SPARK VT Initiative Seminar Series Now Available Online
The UVM College of Medicine SPARK pilot program provides small grants to researchers with ideas that can move quickly “from bench to bedside”. Part of the program was a series of seminars on a wide range of topics related to commercializing scientific know-how. These seminars are now available online at the College of Medicine website. Click here and look for the topics that interest you on the right-hand sidebar.
Food additive shows promise in slowing aggressive brain cancer cells
Dr. Diane Jaworski’s laboratory in the UVM Department of Neurological Sciences has recently identified a novel, safe chemotherapeutic adjuvant that shows promise in treating gliomas, highly malignant tumors that originate in the glial cells of the brain. Despite multimodal therapy, the prognosis for cancer patients with glioblastoma, the most aggressive glioma type, remains poor due, in part, to the presence of chemotherapy and radiation resistant glioma stem cells.
Dr. Jaworski’s strategy is based on the low acetate bioavailability levels that characterize not only glioma cells, but most cancer cells. They have recently filed a patent application for the use of Triacetin (glyceryl triacetate, GTA), which can pass through the blood-brain barrier, as a way to increase chemotherapy effectiveness in slowing the growth of gliomas and increasing survival. GTA shows minimal toxicity to noncancerous cells in vitro and has a track record of safe use in human infants. According to Jaworski, “Acetate supplementation may prove to be a novel efficacious therapeutic strategy for glioma treatment since it acts at the intersection of epigenetics and metabolism, two hallmarks of aggressive tumor growth.”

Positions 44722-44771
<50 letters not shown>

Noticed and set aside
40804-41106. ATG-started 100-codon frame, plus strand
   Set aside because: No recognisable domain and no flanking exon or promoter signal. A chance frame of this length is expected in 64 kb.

Read more about Dr. Jaworski’s triacetin research here
License this technology through the UVM Office of Technology Commercialization
UVM Recruiting for an Outpatient Dengue Vaccine Study
The University of Vermont Vaccine Testing Center is conducting a Phase 1 evaluation of a single Dengue fever vaccine that may provide immunity against all four types of Dengue virus. Currently, there is no vaccine available to prevent this mosquito-born viral illness that causes 10–100 million cases of the disease every year. Infection with the virus may provide long-term immunity to that specific type, but does not protect against the other three types. This study will evaluate how well the vaccine promotes anti-Dengue antibody production and its safety. Participants will be involved with the study for one year and will receive two doses of live attenuated virus, six months apart.
The UVM center is actively looking for study volunteers.
Check out frequently asked questions about the study here.
Learn more about becoming a volunteer here.
[Part of the Winter 2013 Newsletter, see more in the Archives.]